Guatemala has already seen over 20 political murders linked to the 2011 elections. The indications are that violence will continue, if not increase, during what could be Guatemala’s most polarized election in years.
The unsuccessful assassination attempt against a candidate running for mayor, on June 18, is only the latest example of election-related violence in Guatemala. The last week alone saw two mayoral candidates shot and killed, while another candidate announced he would suspend his campaign due to death threats. Last January, the son of a mayoral candidate was killed in the coastal city San Jose, followed by the murder of another mayoral candidate in a border town near El Salvador. A campaign secretary for the current ruling party, National Unity of Hope (Unidad Nacional de Esperanza – UNE) was gunned down in late May.
2007 was another deadly election year, with at least 40 murders involving candidates, party members, campaign aides and their relatives. And as a new report by the think tank International Crisis Group (ICG) points out, there are plenty of reasons why the country may see a repeat of the violence in 2011. If the murders and threats increase, it could be the most visible symptom yet of the reach of organized crime into politics.
One problem highlighted by the ICG report is the weakness of Guatemalan institutions, especially the political parties. Parties put little effort into building their social base and there is little accountability to voters: many candidates end up switching parties after winning their Congress seats. There is little party discipline and even less oversight of corruption. Thanks to poorly enforced campaign finance laws, the candidates most likely to win are those who can best raise the cash to buy their place on the party ticket.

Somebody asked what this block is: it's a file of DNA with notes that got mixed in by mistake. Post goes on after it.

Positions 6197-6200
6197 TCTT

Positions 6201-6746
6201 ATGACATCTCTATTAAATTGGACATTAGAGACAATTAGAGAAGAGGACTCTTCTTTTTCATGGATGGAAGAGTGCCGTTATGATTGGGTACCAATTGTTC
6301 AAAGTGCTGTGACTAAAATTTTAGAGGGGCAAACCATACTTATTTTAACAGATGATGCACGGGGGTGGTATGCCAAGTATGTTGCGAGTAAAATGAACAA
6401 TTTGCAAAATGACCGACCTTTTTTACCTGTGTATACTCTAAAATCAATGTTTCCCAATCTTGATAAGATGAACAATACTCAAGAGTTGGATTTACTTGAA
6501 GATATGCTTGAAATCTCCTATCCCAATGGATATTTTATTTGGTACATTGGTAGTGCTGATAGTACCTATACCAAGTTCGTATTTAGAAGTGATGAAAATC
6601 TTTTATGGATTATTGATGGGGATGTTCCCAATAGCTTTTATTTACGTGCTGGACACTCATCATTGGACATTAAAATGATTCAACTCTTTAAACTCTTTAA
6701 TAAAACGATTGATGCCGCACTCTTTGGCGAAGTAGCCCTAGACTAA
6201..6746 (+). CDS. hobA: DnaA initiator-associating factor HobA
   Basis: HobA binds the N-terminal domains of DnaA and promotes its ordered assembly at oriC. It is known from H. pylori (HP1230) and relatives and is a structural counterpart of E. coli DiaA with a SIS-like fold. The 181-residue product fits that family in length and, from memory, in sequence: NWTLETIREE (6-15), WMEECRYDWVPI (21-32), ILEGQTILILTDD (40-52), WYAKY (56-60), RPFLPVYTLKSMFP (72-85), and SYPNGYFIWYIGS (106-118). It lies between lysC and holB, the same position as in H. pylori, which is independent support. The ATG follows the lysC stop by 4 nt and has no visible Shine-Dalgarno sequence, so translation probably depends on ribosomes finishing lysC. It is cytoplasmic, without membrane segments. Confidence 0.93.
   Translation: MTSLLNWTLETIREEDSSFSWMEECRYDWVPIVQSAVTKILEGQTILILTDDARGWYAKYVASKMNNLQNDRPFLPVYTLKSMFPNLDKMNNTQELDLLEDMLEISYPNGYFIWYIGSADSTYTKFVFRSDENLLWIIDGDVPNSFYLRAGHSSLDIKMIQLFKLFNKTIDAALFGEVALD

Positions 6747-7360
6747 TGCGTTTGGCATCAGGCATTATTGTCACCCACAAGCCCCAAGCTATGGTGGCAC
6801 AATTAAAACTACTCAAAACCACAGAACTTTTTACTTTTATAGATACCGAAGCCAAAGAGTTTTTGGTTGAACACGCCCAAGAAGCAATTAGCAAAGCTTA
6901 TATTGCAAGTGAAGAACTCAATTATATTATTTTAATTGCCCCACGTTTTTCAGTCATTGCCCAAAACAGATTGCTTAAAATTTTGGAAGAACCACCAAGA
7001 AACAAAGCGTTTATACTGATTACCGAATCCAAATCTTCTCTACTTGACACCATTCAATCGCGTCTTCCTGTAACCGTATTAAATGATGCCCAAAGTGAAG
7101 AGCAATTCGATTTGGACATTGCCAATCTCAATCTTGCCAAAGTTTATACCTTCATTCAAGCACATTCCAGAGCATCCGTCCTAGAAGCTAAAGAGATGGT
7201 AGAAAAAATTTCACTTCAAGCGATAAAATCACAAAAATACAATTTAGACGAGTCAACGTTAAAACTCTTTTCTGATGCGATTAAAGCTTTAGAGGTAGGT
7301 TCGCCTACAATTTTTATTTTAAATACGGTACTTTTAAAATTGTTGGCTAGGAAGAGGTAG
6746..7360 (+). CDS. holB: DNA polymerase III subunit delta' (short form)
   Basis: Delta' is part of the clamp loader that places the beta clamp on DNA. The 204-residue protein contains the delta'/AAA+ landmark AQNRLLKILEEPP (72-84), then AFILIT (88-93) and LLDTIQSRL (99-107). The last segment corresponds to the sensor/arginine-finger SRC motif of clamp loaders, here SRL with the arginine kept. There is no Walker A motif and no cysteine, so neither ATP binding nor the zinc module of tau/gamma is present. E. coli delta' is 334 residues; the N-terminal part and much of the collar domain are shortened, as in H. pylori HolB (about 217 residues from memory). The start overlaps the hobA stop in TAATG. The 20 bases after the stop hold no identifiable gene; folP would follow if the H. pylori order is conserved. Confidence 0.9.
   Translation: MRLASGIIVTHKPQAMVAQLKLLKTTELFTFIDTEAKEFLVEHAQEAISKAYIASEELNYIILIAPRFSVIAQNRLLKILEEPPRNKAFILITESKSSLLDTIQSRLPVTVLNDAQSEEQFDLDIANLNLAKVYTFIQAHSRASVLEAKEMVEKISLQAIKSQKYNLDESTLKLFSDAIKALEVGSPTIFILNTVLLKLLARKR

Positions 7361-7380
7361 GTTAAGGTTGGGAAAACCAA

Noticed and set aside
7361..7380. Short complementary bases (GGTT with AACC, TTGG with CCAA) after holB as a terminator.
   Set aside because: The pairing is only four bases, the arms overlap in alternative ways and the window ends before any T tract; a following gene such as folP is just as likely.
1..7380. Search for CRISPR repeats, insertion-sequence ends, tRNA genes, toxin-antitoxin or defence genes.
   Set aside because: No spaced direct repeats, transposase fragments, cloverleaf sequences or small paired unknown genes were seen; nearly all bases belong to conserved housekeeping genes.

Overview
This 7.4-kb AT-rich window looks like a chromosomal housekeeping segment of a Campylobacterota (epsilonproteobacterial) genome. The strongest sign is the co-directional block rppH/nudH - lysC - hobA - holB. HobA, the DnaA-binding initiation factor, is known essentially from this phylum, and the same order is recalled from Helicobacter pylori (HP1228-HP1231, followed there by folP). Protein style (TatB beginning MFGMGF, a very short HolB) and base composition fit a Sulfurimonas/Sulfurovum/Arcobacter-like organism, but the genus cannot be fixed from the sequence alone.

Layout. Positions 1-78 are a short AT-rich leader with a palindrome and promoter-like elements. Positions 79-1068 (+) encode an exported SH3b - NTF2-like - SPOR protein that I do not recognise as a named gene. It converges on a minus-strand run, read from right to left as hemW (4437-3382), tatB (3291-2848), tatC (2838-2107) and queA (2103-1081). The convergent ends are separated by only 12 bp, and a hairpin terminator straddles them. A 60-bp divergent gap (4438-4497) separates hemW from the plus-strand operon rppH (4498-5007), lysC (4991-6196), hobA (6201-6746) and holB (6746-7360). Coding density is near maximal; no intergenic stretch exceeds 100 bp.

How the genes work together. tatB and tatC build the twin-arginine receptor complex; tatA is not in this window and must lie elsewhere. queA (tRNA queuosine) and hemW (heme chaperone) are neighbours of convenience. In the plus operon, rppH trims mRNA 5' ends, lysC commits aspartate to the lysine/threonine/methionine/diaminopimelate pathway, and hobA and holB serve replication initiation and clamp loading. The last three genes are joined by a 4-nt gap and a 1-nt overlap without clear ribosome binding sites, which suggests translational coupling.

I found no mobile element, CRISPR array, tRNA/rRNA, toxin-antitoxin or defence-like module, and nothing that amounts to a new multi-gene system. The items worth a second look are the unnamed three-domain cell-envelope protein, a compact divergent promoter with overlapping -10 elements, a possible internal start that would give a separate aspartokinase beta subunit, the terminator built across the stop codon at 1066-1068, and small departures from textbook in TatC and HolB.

This creates a prime environment for criminal groups looking to build up influence: public officials have little reason to pursue the public good when the system rewards those who can create patron-client relationships. As a result, millions of dollars of campaign contributions from shadowy sources go undisclosed. In 2007, the two main political parties may have spent $15 million more than what was actually reported, according to ICG.
Poorly enforced campaign oversight laws gives politicians reason to seek payments from criminal groups, and the illicit networks in Guatemala have plenty of reasons to buy off certain candidates. Traditional contraband families, like the Leones, Lorenzanas, and Juan Ortiz Lopez, alias “Juan Chamale,” need to sponsor candidates who promise to turn a blind eye to their operations. Nuturing ties with mayors — who have influence with the security forces, and help determine security policy at a local level — is especially important. This could explain why mayoral pre-candidates seem especially vunerable during campaign seasons.